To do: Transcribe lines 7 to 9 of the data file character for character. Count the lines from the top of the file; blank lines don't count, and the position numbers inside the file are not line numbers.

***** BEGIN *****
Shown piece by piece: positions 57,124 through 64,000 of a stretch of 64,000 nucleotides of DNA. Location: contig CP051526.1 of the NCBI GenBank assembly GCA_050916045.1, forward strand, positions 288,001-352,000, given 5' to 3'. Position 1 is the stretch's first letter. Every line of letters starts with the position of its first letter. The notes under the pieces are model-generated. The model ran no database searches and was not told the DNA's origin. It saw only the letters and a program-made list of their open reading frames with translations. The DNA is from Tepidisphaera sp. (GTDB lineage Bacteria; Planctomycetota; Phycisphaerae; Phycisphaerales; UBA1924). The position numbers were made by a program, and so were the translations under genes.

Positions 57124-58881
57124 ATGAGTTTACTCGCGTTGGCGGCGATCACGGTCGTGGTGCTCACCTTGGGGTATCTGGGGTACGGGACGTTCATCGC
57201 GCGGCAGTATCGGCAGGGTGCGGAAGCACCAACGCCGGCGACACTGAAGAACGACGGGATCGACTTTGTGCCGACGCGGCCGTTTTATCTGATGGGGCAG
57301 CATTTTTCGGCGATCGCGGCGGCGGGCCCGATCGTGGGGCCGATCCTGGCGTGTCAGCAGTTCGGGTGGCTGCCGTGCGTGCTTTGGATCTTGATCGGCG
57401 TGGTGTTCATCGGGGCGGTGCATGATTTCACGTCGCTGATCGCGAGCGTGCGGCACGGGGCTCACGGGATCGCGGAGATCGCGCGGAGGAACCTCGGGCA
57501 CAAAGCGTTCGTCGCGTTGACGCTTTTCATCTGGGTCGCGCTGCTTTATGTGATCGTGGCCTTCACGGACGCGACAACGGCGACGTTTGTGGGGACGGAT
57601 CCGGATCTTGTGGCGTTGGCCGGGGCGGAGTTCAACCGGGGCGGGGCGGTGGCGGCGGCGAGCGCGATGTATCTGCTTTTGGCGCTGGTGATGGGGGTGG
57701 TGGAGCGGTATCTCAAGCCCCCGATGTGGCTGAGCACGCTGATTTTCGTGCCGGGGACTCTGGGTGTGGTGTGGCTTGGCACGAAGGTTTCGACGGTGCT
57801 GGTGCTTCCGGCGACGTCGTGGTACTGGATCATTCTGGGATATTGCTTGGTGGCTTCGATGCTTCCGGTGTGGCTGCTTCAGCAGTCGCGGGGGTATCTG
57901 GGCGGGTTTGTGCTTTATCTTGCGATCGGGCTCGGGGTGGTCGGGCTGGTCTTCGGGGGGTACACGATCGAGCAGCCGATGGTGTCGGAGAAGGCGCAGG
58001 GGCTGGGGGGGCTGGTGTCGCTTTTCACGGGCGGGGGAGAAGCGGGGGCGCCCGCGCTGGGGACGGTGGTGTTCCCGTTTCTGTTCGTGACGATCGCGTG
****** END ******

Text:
57501 CAAAGCGTTCGTCGCGTTGACGCTTTTCATCTGGGTCGCGCTGCTTTATGTGATCGTGGCCTTCACGGACGCGACAACGGCGACGTTTGTGGGGACGGAT
57601 CCGGATCTTGTGGCGTTGGCCGGGGCGGAGTTCAACCGGGGCGGGGCGGTGGCGGCGGCGAGCGCGATGTATCTGCTTTTGGCGCTGGTGATGGGGGTGG
57701 TGGAGCGGTATCTCAAGCCCCCGATGTGGCTGAGCACGCTGATTTTCGTGCCGGGGACTCTGGGTGTGGTGTGGCTTGGCACGAAGGTTTCGACGGTGCT